your Spell” by Shakatak – reviewed by Chris Mann
have been a household name for over 20 years.
They are exceptional in a couple of ways: they have won
popular acceptance by writing catchy, energetic songs but stayed
close enough to their jazz-funk roots not to alienate their
hardcore fans and since 1982 they have had the same line-up.
line-up is keyboard player Bill Sharpe, whose piano sound became
the early trademark of the band, drummer Roger Odell, singer
Jill Saward and bassist George Anderson.
extensive catalogue includes the huge-selling “Night Birds”
and “Down on the Street” and the very funky and satisfying
“Shinin’ On” from 1998. In the late 80’s and 90’s they enjoyed major success in
Japan – indeed “Under Your Spell” was released there in
2001, a full year prior to its release in the USA.
Time to see what they’ve enjoyed for a year…
is a gloriously upbeat and catchy vocal chant, which is so
optimistic you’d probably know what it was without reading the
drops for the vocal Falling but the mood is still sweet
and soft. Jacqui
Hicks’ backing vocals are sublime on this one.
Sharpe’s clean piano leads on the gently hip-hop flavoured The
backbeat, scratching samples and a lazy groove make the perfect
backdrop. I like
that echoed, muted trumpet sample too…
a classy feel on Paradise Garden.
That insistent bass underpins the piano and the longer I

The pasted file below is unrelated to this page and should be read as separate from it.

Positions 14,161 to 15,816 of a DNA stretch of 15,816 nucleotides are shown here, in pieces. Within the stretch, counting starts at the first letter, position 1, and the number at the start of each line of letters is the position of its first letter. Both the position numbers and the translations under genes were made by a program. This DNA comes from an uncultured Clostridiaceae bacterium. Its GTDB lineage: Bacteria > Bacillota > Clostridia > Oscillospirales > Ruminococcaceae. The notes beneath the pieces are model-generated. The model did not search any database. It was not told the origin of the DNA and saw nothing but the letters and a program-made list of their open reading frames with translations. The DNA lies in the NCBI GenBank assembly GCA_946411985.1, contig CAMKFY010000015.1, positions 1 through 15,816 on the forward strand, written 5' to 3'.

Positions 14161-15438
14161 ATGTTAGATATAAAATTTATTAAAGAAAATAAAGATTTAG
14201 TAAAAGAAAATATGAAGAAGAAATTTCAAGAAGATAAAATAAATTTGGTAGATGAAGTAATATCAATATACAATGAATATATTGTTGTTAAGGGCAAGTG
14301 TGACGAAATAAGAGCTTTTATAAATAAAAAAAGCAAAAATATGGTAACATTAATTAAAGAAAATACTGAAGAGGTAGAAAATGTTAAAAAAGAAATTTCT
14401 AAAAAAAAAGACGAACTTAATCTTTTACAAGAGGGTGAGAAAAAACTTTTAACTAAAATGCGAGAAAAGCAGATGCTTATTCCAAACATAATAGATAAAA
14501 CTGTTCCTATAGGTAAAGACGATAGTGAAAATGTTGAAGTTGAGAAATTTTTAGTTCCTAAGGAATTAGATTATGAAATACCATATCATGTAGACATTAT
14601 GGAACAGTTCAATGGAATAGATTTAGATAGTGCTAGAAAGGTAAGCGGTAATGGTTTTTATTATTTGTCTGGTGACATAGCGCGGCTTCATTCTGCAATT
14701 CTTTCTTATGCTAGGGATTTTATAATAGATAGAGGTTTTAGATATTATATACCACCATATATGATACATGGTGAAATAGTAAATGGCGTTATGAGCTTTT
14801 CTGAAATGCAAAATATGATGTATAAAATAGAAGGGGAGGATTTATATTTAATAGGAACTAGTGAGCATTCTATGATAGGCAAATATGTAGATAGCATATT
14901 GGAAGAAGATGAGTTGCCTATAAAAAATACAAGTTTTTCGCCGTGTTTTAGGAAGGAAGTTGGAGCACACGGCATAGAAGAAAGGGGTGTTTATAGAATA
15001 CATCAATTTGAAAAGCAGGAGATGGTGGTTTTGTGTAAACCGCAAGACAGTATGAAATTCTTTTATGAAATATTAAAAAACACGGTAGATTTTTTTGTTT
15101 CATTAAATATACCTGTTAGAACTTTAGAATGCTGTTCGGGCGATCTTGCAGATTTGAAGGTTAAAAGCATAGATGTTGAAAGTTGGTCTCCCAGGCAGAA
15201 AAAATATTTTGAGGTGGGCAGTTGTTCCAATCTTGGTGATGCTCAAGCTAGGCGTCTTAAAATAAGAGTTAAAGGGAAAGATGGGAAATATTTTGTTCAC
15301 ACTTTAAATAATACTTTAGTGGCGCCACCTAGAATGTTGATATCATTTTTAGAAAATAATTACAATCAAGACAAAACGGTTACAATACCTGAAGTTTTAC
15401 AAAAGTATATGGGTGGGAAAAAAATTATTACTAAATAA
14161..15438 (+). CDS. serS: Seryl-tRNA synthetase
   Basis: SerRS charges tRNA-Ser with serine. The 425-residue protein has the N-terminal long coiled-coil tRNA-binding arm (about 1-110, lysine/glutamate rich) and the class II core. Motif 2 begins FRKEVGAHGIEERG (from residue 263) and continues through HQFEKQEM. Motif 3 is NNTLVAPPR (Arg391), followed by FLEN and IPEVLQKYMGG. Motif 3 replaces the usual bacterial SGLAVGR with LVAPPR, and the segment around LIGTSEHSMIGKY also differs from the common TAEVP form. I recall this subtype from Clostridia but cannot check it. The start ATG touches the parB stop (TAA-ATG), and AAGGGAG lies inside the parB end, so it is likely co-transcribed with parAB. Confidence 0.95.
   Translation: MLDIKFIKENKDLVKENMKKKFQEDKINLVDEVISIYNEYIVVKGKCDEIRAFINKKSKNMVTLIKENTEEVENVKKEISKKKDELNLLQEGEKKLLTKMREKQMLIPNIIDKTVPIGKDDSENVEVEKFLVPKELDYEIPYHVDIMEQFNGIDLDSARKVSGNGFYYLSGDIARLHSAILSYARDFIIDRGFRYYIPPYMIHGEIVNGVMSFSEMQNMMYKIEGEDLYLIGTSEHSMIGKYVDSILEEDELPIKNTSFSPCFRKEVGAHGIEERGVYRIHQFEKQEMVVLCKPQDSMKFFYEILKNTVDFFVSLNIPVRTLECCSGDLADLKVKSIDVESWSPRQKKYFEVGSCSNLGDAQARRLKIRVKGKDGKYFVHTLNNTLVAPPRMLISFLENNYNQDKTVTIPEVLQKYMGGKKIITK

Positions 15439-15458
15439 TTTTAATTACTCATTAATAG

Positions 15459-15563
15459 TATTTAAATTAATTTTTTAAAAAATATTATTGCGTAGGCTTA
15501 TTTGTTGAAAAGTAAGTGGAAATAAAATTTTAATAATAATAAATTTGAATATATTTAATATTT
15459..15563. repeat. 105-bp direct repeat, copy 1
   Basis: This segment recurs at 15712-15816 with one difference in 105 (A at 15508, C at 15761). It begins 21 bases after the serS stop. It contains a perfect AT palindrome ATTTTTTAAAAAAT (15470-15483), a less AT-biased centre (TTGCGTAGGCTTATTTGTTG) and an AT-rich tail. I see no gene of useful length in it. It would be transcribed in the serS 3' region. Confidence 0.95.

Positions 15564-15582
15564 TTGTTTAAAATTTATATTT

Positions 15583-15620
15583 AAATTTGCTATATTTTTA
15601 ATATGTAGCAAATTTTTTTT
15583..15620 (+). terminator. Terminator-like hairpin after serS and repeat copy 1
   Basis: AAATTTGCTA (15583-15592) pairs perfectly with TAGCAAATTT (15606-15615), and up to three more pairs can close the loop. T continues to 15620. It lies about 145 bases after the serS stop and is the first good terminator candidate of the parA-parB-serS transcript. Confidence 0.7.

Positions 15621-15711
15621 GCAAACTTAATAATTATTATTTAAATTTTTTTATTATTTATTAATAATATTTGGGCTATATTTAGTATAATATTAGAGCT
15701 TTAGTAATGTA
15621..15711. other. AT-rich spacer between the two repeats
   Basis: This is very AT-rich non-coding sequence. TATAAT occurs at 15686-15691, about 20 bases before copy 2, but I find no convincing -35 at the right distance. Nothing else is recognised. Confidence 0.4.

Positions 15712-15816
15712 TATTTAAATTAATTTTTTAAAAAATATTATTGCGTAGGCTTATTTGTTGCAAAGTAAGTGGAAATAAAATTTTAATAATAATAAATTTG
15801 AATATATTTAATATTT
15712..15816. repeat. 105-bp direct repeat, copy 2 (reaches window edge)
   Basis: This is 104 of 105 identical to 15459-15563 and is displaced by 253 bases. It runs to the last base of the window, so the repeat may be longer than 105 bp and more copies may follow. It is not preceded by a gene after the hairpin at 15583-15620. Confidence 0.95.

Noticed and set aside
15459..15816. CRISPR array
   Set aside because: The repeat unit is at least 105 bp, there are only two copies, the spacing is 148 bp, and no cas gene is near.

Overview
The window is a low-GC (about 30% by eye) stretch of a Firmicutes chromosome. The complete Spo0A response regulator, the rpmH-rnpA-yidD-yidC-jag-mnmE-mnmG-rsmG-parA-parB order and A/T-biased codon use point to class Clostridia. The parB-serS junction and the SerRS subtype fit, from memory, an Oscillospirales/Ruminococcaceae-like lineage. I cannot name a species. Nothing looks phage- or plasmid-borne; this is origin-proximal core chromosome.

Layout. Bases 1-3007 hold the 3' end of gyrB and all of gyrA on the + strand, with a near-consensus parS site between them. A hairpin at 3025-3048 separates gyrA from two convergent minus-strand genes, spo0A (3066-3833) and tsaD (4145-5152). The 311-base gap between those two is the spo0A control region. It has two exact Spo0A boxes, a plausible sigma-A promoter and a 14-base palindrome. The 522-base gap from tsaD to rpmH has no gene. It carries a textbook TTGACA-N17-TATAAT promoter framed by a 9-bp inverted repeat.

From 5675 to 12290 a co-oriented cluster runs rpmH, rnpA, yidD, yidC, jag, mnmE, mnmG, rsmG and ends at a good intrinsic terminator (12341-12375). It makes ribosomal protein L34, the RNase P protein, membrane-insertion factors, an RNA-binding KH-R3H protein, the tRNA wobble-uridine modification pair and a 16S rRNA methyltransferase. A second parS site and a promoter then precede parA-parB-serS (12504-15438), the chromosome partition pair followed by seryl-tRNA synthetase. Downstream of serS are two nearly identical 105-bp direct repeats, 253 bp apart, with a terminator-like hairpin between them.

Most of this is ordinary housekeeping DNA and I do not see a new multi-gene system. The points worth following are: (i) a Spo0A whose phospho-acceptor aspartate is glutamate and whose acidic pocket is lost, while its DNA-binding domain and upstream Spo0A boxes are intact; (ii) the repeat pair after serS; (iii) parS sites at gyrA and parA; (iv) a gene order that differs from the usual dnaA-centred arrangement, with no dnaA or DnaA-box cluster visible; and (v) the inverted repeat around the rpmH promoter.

listen, the more I get into this one.
Roger Odell’s rimshots keep this just ticking over.
In parts it sounds old-fashioned and that just adds to
can be is the urban Under Your Spell.
This song is nice and moody.
To me, the backing vocals are more satisfying than the
lead – they are more soulful somehow.
Is this destined to be a single?
It should be.
old jazz-funkers, listen to the intro to Changes and
you’ll hear echoes of an old Deodato number – is it “San
Juan Sunset”? Seriously old skool! The
vocal makes you realise you’re not in a time warp. Backing vocals are once again kickin’!
more old skool vibe on Running Back to You.
Vocoder, spacey synth, nice backing vocals (here I go
again) and a groove that’s going to get to you.
That mix of ‘dry’ vocal and vocoder is just what
dance acts have been doing for a couple of years.
Listen for shades of Incognito all over this – love
into the groove – Tahitian Nights is sexy and a nice
mid-tempo dancer. If
this had a mellow tenor sax or acoustic guitar solo and a cool
key change I’d have it on endless “repeat”.
Time is a disco record –
unashamedly a disco record.
Shakatak rode the disco wave first time around and this
could do serious dancefloor business now.
I’m listening for a more muscular bassline from George
Anderson – someone say 12” remix?
stormers will lap up In My Mind.
The soprano sax, courtesy of Chris “Snake” Davis,
sounds sweet. The
key change has to be heard a couple of times to get comfortable
with it. If those
finger snaps had massive reverb on them, they’d sound corny
– but, you know, they’d sound fantastic.
its feet, shades of Paz, shades of monster flautist Dave
Valentin – that’s Til’ Sunrise.
The vocal chorus brings a Brazilian flavour.
This is blissful – it’s very jazzy and that mellow,
bubbly bass is everywhere.
a nice backbeat characterise Silver Falls.
That bass synth and bass guitar fills work very well and
that cool piano floats over the rhythm just, well, just like you
want it to. Leaves
you wanting more.
ballad to end. Tell
Me Tonight features another sweet female vocal and even
sweeter alto sax.
gave the impression of Shakatak as a versatile and very in-tune
band. That was
have been around a long time and have obviously observed and
reacted to trends in jazz, funk and soul really well.
There are enough vocals to guarantee radio play and a
variety of moods to keep everyone happy.
Instinct Jazz 607
– Produced by Shakatak